JJD and the NPL Mess

WHEN Johnny Johnson Doeumlseb took over as chairman of the Namibia Premier League in 2009 amid much enthusiasm, he could not have envisaged that his tenure would come to an end in a bitter conundrum five years later.

Doeumlseb announced last week that he will not stand for another term when his current tenure ends in July.

Jostling for the position has already begun, with representatives of several of the ‘big clubs’, who have long plotted his downfall, having planned a meeting to nominate his successor later yesterday.

Doeumlseb claimed that his main reasons for leaving were a lack of professionalism by clubs, backstabbing by unspecified individuals “in high positions in football” and a general lackadaisical attitude towards the aancement of the NPL goals by the executive.

However, despite Doeumlseb’s assertion of feeling isolated by the clubs in the quest to turn the Premier League into a professional entity, it appears there is more behind his decision to quit than he lets us know.

The Namibian Sport understands that Doeumlseb and his crew are struggling to find solutions to the shortfall in this year’s NPL budget.

They budgeted over N$20 million while MTC have only committed N$13 million. After finalising negotiations, the NPL failed to adjust their budget downwards.

The NPL have had problems with paying the N$60 000 monthly grants to the clubs, while also having to keep aside funds for prize monies and the season-ending awards function.

MTC is said to have stood its ground and ordered the NPL to give them feedback about how they intend to raise the balance.

As a result, there was a delay in the disbursement of the monthly grants to clubs until the morning of 6 March 2014.

BLURRED LINES

Doeumlseb is also believed to have become overwhelmed by further pressure from MTC with regard to branding and exposure in the Biest Namibia Cup competition.

MTC, who double as league and club sponsors, have complained that corporate entities who invest “far less than us” get better brand exposure and have threatened to revoke their sponsorship.

The telecommunications company feels “disrespected” because the three premier division clubs – Orlando Pirates, Black African and Eleven Arrows – who have forfeited their monthly grants due to their allegiance to FNB Namibia, all bore their main sponsor’s logo on the front of their jerseys instead of the FA Cup’s sponsor, while the MTC endorsed teams did not.

The backstabbing that Doeumlseb alleges in his resignation notice is construed to be in reference to outgoing head of the NPL Management Committee’s Finance, Audit and Risk Board Committee member Lukas Nanyemba, whom he accuses of keeping him in the dark about financial matters and is blamed for the league’s failure to adjust the budget in relation to their reserves.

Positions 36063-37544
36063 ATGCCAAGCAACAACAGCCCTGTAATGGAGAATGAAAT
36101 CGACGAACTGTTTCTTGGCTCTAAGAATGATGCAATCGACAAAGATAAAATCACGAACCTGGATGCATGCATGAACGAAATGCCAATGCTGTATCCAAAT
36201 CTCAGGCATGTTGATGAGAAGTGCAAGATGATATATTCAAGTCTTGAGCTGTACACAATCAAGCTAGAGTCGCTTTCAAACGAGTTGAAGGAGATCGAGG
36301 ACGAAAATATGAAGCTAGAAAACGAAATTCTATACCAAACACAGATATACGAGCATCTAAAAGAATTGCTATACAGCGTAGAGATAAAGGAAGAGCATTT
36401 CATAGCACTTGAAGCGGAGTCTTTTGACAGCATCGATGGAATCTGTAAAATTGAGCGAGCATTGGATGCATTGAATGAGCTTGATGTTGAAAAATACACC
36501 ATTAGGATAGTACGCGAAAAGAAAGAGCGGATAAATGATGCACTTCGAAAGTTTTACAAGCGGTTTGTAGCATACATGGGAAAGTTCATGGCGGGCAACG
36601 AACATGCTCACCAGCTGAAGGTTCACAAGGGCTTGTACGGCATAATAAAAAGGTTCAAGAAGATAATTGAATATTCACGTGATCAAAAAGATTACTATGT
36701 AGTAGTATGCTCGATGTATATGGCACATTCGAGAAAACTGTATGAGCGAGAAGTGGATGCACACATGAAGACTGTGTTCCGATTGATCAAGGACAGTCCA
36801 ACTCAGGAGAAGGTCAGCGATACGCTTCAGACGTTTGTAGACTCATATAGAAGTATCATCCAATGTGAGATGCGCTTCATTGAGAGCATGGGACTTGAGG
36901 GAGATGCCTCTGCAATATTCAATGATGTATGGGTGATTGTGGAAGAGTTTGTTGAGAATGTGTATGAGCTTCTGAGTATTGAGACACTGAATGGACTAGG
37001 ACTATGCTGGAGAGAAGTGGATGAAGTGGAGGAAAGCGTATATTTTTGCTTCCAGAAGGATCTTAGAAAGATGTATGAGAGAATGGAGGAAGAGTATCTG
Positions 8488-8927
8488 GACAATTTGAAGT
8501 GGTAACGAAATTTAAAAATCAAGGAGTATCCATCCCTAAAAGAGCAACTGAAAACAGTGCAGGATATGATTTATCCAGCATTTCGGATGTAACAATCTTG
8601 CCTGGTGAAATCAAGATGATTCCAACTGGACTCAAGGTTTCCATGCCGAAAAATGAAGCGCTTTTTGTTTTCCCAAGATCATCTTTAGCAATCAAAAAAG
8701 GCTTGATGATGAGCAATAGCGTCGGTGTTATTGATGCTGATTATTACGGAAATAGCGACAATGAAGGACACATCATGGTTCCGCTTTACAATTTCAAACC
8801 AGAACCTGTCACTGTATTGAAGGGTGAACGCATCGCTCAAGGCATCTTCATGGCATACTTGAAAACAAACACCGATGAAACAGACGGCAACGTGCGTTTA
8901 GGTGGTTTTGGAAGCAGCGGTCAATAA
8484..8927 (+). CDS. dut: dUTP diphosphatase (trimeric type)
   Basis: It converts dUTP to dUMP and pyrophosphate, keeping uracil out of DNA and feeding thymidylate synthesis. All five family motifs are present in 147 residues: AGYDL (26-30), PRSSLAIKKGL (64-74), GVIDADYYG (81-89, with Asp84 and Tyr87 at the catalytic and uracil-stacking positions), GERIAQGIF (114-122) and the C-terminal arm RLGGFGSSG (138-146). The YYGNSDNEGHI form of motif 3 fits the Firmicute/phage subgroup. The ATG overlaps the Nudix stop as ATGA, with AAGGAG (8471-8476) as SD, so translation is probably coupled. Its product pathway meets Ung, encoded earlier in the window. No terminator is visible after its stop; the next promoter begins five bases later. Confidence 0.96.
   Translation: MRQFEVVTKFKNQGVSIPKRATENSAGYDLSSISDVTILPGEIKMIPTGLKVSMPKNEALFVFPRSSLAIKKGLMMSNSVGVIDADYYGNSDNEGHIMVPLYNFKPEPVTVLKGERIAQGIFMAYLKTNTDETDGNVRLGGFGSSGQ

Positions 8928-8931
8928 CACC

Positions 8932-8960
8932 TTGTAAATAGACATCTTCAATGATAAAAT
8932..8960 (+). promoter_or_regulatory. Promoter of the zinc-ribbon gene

Nanyemba, who last week also gave notice of his intention to vacate his position at the end of the season, was a key figure in many a high-profile negotiations for the NPL and often spoke on Doeumlseb’s behalf when the latter was unavailable.

The Namibian Sport understands that Doeumlseb also had a fallout with another of his trusted lieutenants Tim Isaacs, during which he threatened to resign as NPL chairman.

Isaacs, an employee of the Namibia Football Association, was in charge of running the Biest Namibia Cup, including procurement of the playing gear which did not have MTC branding.

Doeumlseb and Isaacs’s relationship has soured to the extent that they are believed not to be on speaking terms at the moment.

Meanwhile, a board of governors’ meeting has been called for 22 March during which the MTC sponsorship and the handling of the shortfall are expected to feature prominently.

BLUNTED AMBITION

Other issues that irked Doeumlseb relate to the newly reviewed NFA constitution. It appears an agreement was reached by the NFA, Fifa and the NPL that the NPL will get an automatic seat on the NFA’s executive committee by virtue of being the highest league.

The NPL would also get more votes as opposed to the one that they enjoy at the moment. Doeumlseb had assumed he would get that NFA position automatically by virtue of being NPL chairman. However, it has been mooted that the NPL board of governors would have to elect its representative on the NFA executive, which ruled out Doeseb as an automatic choice.

Given that he had very few allies within the executive and his term was coming to an end, Doeumlseb knew he stood little chance of being the Premier League’s choice.

This foiled ambition is believed to be the primary reason for his fallout with Isaacs, who was his chief aisor on matters related to the NPL’s relationship with the NFA.

Source : The Namibian